Breeding is now practiced as natural breeding, insemination and embryo transfer. Over a decade, several full-blooded and crossbred cows and bulls have been raised. Müller’s current herd of about 74 animals is composed of approximately 20 full-blooded Wagyu and others mainly from a large number of different types of crossbreds.
Wagyu crossbreds such as with Aberdeen Angus, Aubrac and other breeds are primarily for fattening and meat production. Müller tries several times a year to sell beef from his own breeding efforts, with the vast majority of clients being direct consumers and a smaller part of his beef going to select restaurants.
In 2017, 10 slaughterings were carried out and in 2018 at the beginning of November there were 14 animals (four cross heifers and cows, two oxen and eight cross bulls). The marketing priority is direct sale to the consumer, and the processing is done at nearby slaughterhouses with the sale of meat at a farm in the village of Mnetice.
Both crossbred and full-blooded animals are slaughtered. The beef’s dry-aging process takes place over 3-4 weeks; wet-aging is used as well. The breeder has a background for meat sales, and he approaches the clients individually to recommend culinary preparations.
Müller farmed for about 42 acres in a quiet area near the city of Pardubice. The limited pasture leads to year-round hay feeding, and cereals are used minimally in the cattle’s feed. Heifers are bred on grazing land and essentially without the cereals, while market bulls are fattened in 12-24 months by feeding ad libitum and cereals are added to the final fattening stage.
Muesli is fed to calves, administered from the first week of age until weaning, and managed by Müller himself. Generally he uses pressed barley and oats, cornflakes, malt flower and dried sugar beet pulp in this feed mix.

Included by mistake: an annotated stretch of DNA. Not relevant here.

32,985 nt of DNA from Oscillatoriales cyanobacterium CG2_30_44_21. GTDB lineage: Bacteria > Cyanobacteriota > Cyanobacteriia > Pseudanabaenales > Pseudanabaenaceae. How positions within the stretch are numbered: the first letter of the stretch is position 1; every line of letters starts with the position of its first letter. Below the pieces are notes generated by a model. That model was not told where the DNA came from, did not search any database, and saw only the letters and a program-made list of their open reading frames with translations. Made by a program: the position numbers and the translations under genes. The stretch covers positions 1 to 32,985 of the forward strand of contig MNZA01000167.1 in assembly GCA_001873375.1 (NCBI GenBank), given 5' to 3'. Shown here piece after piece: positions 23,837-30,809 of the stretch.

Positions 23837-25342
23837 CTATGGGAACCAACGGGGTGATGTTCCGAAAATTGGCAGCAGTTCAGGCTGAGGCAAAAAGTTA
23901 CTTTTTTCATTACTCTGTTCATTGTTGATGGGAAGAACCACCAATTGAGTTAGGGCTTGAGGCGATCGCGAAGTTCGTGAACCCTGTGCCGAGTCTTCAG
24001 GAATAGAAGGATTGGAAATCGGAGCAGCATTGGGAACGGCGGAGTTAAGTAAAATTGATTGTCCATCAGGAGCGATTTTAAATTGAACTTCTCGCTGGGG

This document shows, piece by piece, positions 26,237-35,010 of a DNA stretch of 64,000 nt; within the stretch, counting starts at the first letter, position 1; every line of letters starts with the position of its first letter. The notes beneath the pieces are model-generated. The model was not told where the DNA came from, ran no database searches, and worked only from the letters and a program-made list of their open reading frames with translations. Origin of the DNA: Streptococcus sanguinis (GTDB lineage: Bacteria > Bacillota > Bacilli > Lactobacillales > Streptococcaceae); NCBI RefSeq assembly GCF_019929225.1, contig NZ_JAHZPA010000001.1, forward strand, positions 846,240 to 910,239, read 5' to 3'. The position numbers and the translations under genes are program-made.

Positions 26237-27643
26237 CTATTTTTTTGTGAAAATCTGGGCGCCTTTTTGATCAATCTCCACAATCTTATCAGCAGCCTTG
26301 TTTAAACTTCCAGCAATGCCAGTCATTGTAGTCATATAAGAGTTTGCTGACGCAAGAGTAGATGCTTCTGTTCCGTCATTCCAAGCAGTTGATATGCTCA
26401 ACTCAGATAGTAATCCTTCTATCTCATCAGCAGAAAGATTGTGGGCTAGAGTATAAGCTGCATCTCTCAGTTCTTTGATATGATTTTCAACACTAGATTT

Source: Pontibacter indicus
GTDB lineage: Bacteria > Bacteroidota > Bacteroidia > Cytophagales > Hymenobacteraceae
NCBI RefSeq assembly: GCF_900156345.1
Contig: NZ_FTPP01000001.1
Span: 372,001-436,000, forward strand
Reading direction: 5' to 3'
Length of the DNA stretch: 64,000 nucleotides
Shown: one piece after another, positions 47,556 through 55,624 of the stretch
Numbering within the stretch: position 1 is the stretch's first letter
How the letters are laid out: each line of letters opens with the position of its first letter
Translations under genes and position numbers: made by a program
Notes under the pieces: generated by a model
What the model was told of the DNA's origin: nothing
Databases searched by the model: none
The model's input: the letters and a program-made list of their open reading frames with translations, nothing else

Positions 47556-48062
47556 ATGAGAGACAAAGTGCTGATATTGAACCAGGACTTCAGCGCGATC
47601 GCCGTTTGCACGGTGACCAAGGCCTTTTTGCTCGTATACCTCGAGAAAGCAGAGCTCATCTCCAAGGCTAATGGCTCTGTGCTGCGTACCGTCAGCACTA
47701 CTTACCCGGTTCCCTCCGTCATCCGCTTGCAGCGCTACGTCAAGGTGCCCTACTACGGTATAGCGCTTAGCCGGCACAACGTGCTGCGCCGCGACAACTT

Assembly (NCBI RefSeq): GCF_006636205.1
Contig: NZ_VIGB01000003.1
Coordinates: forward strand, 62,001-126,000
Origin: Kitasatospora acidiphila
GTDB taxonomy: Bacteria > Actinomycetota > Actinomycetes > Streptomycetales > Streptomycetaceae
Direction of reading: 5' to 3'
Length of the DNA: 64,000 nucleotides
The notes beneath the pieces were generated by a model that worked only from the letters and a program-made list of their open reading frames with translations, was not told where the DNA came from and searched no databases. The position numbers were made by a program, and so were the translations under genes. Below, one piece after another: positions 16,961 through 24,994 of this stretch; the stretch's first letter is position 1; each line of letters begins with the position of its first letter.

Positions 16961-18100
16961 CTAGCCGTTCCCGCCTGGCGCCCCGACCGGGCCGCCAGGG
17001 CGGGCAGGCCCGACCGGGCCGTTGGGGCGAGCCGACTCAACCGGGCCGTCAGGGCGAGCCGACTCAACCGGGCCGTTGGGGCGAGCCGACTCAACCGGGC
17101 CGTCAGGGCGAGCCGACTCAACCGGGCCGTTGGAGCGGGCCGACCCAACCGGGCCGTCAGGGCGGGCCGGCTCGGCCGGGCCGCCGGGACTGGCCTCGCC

A decade ago, the Wagyu breed was not well known here and the information available about Wagyu breeding was fairly modest; a herd book was not established until 2011. In recent years, Czech Republic residents have displayed a growing interest in consuming high-quality products, for which they are willing to pay extra, such as well-marbled beef. Building a sales base of such a specific meat is important to the nation’s farming economy.
Müller’s is a reflection of a classic, family-friendly farm that is operated at a “hobby” level. Most of the profit is placed in investments related to the development of the farm. The purpose of breeding, besides the creation of a full-blooded herd with a corresponding exterior, is also to improve the milkiness and to fix the high intensity of marbling of meat available year-round.
At present in the Czech Republic there are five Wagyu breeders with 15 full-blooded cows and 20 heifers whose pedigrees descend directly from Müller’s herd. Thanks to the Ministry of Agriculture and its records we know that there are 65 full-blooded Wagyu of all ages in the country, though the number of Wagyu crossbreds is not known.
Jaroslav Valenta is a dairy farm animal husbandry manager as well as a Ph.D. student at the Czech University of Life Sciences in Prague, Czech Republic, with a focus on the study of meat quality.